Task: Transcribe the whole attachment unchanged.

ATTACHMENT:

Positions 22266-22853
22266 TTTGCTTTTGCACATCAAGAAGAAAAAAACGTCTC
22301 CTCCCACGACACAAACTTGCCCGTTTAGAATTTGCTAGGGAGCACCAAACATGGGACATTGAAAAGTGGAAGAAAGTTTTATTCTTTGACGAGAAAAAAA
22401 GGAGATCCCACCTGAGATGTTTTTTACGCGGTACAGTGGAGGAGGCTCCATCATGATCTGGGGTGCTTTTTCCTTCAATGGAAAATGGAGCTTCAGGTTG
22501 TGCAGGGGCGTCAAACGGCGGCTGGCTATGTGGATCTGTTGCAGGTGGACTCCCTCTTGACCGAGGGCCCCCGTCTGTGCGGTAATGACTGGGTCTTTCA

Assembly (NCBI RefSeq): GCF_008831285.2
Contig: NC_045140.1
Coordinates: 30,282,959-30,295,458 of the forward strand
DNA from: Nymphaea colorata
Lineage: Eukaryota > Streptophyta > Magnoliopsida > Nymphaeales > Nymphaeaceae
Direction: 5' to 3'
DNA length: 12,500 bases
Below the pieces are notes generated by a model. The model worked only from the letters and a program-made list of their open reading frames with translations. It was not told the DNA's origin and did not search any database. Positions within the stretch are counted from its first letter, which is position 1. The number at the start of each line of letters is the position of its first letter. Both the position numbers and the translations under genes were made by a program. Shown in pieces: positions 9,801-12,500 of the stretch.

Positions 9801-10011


Positions 22266-22853
22266 TTTGCTTTTGCACATCAAGAAGAAAAAAACGTCTC
22301 CTCCCACGACACAAACTTGCCCGTTTAGAATTTGCTAGGGAGCACCAAACATGGGACATTGAAAAGTGGAAGAAAGTTTTATTCTTTGACGAGAAAAAAA
22401 GGAGATCCCACCTGAGATGTTTTTTACGCGGTACAGTGGAGGAGGCTCCATCATGATCTGGGGTGCTTTTTCCTTCAATGGAAAATGGAGCTTCAGGTTG
22501 TGCAGGGGCGTCAAACGGCGGCTGGCTATGTGGATCTGTTGCAGGTGGACTCCCTCTTGACCGAGGGCCCCCGTCTGTGCGGTAATGACTGGGTCTTTCA

Assembly (NCBI RefSeq): GCF_008831285.2
Contig: NC_045140.1
Coordinates: 30,282,959-30,295,458 of the forward strand
DNA from: Nymphaea colorata
Lineage: Eukaryota > Streptophyta > Magnoliopsida > Nymphaeales > Nymphaeaceae
Direction: 5' to 3'
DNA length: 12,500 bases
Below the pieces are notes generated by a model. The model worked only from the letters and a program-made list of their open reading frames with translations. It was not told the DNA's origin and did not search any database. Positions within the stretch are counted from its first letter, which is position 1. The number at the start of each line of letters is the position of its first letter. Both the position numbers and the translations under genes were made by a program. Shown in pieces: positions 9,801-12,500 of the stretch.

Positions 9801-10011